• Cave of El Cuco, west of the town. It houses rock carvings and paintings from the Upper Paleolithic period, which depict animals such as deers, goats and horses.
  • Cave of La Lastrilla
  • Cave Grande or de los Corrales
  • Cave Aurelia
  • Castro of la Peña de Sámano
  • Remains of Flavióbriga and the medieval village, protected since 1996. The Flavióbriga archaeological site is under the Old town, two meters deep. Remains of a Roman colony can be visited in the Regional Museum of Prehistory and Archaeology of Cantabria.
  • Water driving of El Chorrillo, a work of hydraulic engineering from the Roman age.[9]
  • Tower-House of Los Otañes, in Otañes.
  • Ruins of the Hospital de la Vera Cruz, in Islares.
  • City Hall (16th century)
  • Tower-House of Cerdigo, built in Cerdigo between the 17th and 18th centuries.
  • Archaeological site of Patera de Otañes, in the village of Otañe.
  • Roman mile-stone, opposite the Church of Santa María. Dating to 61 AD, it marked the distance to Pisoraca. It has an inscription that reads "Nero Claudius, son of the divine Claudius, Caesar, Augustus, Germanicus, Pontifex maximus, with the tribunician power for eighth time, the empire for ninth and the consulate for fourth. From Pisoraca one hundred and eighty miles".
  • Iglesia de San Pedro (11th century), in Romanesque style.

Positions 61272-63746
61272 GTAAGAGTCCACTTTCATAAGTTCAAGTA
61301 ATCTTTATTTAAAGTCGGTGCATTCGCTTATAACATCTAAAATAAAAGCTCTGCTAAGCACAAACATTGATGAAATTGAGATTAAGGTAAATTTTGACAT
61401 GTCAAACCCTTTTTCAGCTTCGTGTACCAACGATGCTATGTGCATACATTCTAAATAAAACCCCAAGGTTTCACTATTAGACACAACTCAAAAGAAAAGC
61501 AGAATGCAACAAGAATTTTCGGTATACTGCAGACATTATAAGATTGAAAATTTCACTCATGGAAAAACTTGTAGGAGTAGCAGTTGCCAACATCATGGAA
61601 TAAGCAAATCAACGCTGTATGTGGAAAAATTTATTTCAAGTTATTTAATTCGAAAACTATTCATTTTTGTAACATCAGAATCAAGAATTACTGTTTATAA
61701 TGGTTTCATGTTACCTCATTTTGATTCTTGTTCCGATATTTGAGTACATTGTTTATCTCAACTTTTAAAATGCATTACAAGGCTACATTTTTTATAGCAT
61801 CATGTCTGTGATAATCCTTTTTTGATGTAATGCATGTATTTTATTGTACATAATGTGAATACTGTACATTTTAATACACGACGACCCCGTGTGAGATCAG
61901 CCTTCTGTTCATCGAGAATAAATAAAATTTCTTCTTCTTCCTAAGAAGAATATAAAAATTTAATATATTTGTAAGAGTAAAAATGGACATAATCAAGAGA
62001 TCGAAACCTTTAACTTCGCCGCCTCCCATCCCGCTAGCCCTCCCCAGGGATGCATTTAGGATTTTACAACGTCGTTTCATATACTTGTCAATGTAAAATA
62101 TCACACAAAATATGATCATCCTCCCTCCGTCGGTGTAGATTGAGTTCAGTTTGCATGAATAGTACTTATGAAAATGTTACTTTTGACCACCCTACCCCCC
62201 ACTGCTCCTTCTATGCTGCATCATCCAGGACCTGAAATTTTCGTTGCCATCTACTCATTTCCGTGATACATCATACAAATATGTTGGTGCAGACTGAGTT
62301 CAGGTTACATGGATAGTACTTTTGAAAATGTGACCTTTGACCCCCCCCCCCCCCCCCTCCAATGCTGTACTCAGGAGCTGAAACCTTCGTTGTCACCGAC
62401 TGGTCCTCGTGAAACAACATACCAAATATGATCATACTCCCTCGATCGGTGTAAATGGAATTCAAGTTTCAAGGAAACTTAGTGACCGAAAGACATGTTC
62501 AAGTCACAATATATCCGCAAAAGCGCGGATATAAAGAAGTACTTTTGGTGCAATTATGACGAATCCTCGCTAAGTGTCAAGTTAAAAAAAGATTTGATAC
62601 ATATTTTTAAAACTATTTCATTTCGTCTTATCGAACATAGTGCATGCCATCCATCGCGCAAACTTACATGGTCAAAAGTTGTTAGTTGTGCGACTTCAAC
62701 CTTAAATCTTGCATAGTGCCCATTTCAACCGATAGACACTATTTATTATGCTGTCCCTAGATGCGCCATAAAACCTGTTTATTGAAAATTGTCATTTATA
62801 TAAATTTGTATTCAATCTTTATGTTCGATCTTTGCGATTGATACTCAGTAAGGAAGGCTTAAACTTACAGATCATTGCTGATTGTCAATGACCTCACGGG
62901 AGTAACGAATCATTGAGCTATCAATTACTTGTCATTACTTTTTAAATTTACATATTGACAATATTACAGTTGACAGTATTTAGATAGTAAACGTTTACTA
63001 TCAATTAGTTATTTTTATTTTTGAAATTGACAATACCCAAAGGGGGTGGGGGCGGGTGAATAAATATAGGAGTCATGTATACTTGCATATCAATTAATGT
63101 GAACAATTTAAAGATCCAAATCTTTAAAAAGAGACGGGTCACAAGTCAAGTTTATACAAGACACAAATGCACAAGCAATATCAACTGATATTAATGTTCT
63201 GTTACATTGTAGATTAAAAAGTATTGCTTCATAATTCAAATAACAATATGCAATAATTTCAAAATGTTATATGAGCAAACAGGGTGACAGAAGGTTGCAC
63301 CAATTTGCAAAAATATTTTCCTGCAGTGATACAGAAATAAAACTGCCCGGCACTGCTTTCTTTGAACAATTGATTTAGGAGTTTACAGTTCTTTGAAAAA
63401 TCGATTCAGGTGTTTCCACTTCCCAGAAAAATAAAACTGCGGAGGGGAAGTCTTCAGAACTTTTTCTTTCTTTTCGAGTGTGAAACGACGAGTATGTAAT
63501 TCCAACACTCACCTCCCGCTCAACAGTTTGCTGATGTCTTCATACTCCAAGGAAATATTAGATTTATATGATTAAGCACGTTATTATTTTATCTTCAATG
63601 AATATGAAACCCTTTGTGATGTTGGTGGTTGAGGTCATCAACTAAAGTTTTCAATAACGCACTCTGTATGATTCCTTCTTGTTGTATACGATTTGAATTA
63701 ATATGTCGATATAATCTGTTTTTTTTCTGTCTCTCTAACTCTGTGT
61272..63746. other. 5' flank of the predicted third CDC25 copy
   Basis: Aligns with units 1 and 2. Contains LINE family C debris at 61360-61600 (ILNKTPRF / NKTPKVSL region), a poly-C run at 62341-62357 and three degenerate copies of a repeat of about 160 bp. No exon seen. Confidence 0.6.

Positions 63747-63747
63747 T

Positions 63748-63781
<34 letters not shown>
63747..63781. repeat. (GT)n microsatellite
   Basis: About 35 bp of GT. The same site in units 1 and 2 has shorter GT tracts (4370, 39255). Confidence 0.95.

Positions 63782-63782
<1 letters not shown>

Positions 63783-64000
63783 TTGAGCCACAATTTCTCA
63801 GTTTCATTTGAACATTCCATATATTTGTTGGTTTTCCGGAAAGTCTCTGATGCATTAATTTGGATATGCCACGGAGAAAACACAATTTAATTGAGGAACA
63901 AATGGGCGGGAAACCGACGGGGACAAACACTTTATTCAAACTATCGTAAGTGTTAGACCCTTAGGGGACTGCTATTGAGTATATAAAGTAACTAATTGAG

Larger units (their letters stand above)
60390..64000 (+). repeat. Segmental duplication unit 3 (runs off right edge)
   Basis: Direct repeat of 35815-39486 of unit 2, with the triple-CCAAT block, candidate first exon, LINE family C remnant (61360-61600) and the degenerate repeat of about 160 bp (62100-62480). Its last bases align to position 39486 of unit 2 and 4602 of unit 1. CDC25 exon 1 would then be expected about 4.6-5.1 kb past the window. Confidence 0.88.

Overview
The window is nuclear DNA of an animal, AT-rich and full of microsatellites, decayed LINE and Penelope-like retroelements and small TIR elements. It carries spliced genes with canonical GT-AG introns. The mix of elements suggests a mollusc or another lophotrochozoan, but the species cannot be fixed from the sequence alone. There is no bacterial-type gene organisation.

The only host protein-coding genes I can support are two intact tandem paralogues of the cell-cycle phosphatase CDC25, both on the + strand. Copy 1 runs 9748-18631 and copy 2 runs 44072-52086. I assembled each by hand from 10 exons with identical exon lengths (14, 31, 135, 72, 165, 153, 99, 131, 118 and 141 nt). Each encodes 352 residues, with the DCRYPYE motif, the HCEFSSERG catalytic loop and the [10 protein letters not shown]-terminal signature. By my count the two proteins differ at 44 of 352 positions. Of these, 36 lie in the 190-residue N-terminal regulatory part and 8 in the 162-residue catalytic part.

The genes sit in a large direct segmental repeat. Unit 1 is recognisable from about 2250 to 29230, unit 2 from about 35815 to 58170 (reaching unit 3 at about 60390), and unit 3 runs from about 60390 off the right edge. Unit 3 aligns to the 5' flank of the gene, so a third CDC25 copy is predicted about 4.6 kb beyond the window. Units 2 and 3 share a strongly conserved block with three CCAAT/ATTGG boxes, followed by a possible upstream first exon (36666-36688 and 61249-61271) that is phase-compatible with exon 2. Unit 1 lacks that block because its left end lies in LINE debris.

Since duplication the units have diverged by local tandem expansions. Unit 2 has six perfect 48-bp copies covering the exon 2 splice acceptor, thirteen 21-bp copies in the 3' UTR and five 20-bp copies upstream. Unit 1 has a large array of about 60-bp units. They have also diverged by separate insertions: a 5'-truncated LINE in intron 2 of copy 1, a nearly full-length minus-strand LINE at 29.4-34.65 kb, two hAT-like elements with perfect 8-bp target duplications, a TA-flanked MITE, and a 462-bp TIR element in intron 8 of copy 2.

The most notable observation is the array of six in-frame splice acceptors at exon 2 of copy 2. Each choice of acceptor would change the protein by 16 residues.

Twin townsEdit


  1. ^ Municipal Register of Spain 2018. National Statistics Institute.
  2. ^ a b   One or more of the preceding sentences incorporates text from a publication now in the public domainChisholm, Hugh, ed. (1911). "Castro Urdiales". Encyclopædia Britannica. 5 (11th ed.). Cambridge University Press. p. 484.
  3. ^ Archived 2008-05-09 at the Wayback Machine 30 May 2008
  4. ^ "Archived copy". Archived from the original on 2008-05-12. Retrieved 2008-06-02.CS1 maint: archived copy as title (link) 1 June 2008
  5. ^ Urzainqui, Tomás; Olaizola, Juan Maria (1998). La Navarra marítima. Pamplona: Pamiela. p. 108. ISBN 84-7681-293-0.
  6. ^ Read the Division of kingdoms of Navarre and Spain, "et durat usque ad aquam quae dicitur Castre (quae dividit terram regis Navarrae a terra regis Castellae)"
  7. ^ "Castro-Urdiales". Auñamendi Eusko Entziklopedia. EuskoMedia Fundazioa. Retrieved 16 February 2014.
  8. ^ Urzainqui, Tomás; Olaizola, Juan Maria (1998). La Navarra marítima. Pamplona: Pamiela. p. 109. ISBN 84-7681-293-0.
  9. ^ Government of Cantabria, notificación del decreto


  • Charles Anthon, A System of Ancient and Mediæval Geography for the Use of Schools and Colleges, p. 57

External linksEdit